Steps to no-kill
OPA President Marcia Piotter said she believes cities, counties and shelters can do more to reach a no-kill status. A no-kill status is achieved when shelters have live-release rates, or the percentage of animals that leave the shelter alive, of 90 percent or higher.
“[If] your kids were going to school and only getting a 50 percent grade, no one would accept that,” Piotter said. “But for some reason when we talk about animal shelters [where] we’re killing animals that don’t need to be killed, that’s acceptable. And that shouldn’t be.”
Both animal shelters are working on programs and practices to increase live-release rates, which have improved.
Recently both MCAS and Conroe Animal Shelter have improved their live-release rates. MCAS reported a live-release rate of 43.9 percent in 2010, while Conroe Animal Shelter reported a live-release rate of 59.1 percent in 2014. The city was unable to provide rates prior to 2014.
MCAS had a live-release rate of 92.6 percent for the 2017 year, achieving what is considered a national standard for no-kill; Conroe Animal Shelter obtained an 88.7 percent live-release rate in 2017.
Moreover, Joe Guidry, animal control director for the Montgomery County Animal Control Authority, said officers now scan for microchips in the field to try to return animals to their owners first.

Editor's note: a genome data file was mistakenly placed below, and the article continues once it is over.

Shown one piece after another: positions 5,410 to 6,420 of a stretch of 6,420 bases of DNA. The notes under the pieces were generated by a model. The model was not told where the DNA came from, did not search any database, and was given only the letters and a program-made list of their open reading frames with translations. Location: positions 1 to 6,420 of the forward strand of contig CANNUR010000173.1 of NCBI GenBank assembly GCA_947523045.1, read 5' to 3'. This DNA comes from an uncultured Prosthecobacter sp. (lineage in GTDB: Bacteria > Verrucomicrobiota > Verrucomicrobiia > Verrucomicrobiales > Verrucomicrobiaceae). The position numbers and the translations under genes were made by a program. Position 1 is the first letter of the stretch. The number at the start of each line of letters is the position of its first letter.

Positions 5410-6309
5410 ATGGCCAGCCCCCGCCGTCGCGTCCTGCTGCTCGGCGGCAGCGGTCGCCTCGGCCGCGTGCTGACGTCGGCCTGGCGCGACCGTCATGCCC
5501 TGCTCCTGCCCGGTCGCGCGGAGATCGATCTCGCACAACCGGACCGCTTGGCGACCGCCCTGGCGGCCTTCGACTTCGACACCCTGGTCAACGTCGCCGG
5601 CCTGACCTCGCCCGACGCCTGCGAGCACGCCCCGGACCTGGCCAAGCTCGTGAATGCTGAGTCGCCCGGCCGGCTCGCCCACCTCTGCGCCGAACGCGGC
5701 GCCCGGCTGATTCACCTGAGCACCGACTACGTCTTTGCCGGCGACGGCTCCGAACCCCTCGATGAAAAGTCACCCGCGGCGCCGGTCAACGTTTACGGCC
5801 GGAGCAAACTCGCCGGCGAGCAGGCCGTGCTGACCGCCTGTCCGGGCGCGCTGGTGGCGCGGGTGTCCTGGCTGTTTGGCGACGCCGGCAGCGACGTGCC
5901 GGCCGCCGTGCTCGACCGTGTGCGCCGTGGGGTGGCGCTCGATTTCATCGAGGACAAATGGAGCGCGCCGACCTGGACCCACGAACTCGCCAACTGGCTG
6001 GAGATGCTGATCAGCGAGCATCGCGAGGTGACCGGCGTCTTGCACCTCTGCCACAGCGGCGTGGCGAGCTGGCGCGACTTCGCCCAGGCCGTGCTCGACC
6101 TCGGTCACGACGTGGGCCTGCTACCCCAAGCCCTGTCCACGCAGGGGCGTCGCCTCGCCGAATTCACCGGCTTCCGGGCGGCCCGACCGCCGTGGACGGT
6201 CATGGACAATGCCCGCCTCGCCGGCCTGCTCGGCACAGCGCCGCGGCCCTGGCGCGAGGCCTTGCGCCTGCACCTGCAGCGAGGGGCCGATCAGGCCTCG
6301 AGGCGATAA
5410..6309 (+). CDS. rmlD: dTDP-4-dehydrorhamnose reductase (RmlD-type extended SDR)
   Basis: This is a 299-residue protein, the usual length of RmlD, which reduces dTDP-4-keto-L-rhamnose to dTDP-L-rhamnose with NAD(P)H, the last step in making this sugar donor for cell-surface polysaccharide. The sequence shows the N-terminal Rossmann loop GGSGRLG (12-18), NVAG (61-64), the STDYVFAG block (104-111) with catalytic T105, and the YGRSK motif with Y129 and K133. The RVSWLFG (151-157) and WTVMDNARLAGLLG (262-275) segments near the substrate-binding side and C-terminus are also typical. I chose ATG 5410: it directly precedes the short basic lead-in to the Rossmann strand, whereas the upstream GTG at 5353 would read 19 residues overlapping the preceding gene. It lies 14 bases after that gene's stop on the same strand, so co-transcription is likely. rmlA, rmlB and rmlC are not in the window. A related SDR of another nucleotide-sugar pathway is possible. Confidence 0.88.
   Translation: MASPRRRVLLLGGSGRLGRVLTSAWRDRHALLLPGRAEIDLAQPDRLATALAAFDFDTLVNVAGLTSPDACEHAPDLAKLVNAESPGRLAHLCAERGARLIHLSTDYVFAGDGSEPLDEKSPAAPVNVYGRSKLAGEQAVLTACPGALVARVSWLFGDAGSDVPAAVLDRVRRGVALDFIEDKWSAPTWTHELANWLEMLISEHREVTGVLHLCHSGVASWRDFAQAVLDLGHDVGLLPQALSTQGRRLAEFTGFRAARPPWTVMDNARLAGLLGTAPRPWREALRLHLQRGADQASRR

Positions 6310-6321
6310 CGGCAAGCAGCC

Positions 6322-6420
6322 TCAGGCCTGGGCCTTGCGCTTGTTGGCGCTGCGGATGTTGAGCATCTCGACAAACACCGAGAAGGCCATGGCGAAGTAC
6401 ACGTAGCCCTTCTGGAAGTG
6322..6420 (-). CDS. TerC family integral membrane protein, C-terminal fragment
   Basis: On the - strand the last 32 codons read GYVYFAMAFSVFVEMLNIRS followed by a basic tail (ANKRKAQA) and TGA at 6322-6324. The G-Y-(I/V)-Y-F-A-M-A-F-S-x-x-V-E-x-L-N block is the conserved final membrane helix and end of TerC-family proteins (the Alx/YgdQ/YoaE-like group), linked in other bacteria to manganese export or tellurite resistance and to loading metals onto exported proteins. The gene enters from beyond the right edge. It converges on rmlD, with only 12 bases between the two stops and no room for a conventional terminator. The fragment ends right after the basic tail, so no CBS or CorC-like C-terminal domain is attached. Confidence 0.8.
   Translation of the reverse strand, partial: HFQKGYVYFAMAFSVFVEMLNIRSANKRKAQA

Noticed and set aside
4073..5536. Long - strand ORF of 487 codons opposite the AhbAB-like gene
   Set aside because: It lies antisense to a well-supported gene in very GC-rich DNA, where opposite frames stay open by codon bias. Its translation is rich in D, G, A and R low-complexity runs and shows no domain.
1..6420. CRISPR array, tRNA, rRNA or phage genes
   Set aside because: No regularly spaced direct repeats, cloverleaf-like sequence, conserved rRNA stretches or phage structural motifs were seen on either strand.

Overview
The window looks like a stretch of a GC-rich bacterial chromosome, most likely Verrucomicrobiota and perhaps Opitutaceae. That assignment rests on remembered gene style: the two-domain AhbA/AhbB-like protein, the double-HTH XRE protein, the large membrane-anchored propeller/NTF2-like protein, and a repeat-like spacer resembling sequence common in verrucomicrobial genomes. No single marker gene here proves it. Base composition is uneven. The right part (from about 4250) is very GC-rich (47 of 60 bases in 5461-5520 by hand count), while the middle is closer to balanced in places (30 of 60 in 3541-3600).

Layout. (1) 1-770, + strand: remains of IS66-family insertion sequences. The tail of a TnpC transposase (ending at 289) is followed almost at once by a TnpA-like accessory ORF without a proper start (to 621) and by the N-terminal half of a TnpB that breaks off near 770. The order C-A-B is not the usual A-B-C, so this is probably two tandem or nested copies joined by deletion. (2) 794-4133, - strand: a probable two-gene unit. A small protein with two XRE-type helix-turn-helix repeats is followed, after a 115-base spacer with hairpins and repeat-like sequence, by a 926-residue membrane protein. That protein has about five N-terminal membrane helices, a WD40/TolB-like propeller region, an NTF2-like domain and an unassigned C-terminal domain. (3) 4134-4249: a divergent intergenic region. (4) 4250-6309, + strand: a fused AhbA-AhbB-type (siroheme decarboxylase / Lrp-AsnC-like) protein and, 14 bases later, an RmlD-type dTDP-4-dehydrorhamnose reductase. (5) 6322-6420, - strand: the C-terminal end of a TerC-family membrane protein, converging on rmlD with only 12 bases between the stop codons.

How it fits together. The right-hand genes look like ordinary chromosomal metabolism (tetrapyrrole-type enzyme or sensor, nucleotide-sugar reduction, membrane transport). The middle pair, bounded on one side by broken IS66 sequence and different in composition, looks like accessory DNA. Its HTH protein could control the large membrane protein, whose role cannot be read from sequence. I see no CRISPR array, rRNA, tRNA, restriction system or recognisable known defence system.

“Picking up as many animals as you can is not the way to go—at one time it was the name of the game, but not anymore,” he said. “You really can’t do it because as the population grows, [shelters] can’t afford to keep building on.”
In May 2016, MCAS received approval from commissioners to launch a community cat program to decrease the number of stray, free-roaming or feral cats arriving at the shelter. It uses the trap-neuter-return method—the process of humanely trapping, neutering, vaccinating, removing the ear tip and returning cats to their original locations.
Since implementing the program, MCAS returned 20 percent of cats that entered the shelter in 2017 back into the county as community cats. In 2018 so far, the shelter has returned more than 35 percent of cats to the community.
On the other hand, the city of Conroe's Animals at Large ordinance prohibits animals from being released in city limits through TNR programs; therefore, Conroe Animal Shelter depends on the help of OPA to release free-roaming cats outside of city limits after they are spayed and neutered, Hopkins said.
“Bringing the cat in and spay and neutering it and releasing it back, you’re not solving the problem,” said Jerry Abbott, deputy chief of the Support Services Bureau for Conroe's Police Department.
Piotter said community cat programs help communities manage cat populations while keeping them from unnecessary euthanization.
“This is a nationally accepted program to care for feral animals, and it has just been not embraced whatsoever,” she said. “There's not a single no-kill community that doesn't have a cat program. By putting up that roadblock, [Conroe] is prohibiting their city from becoming a no-kill city.”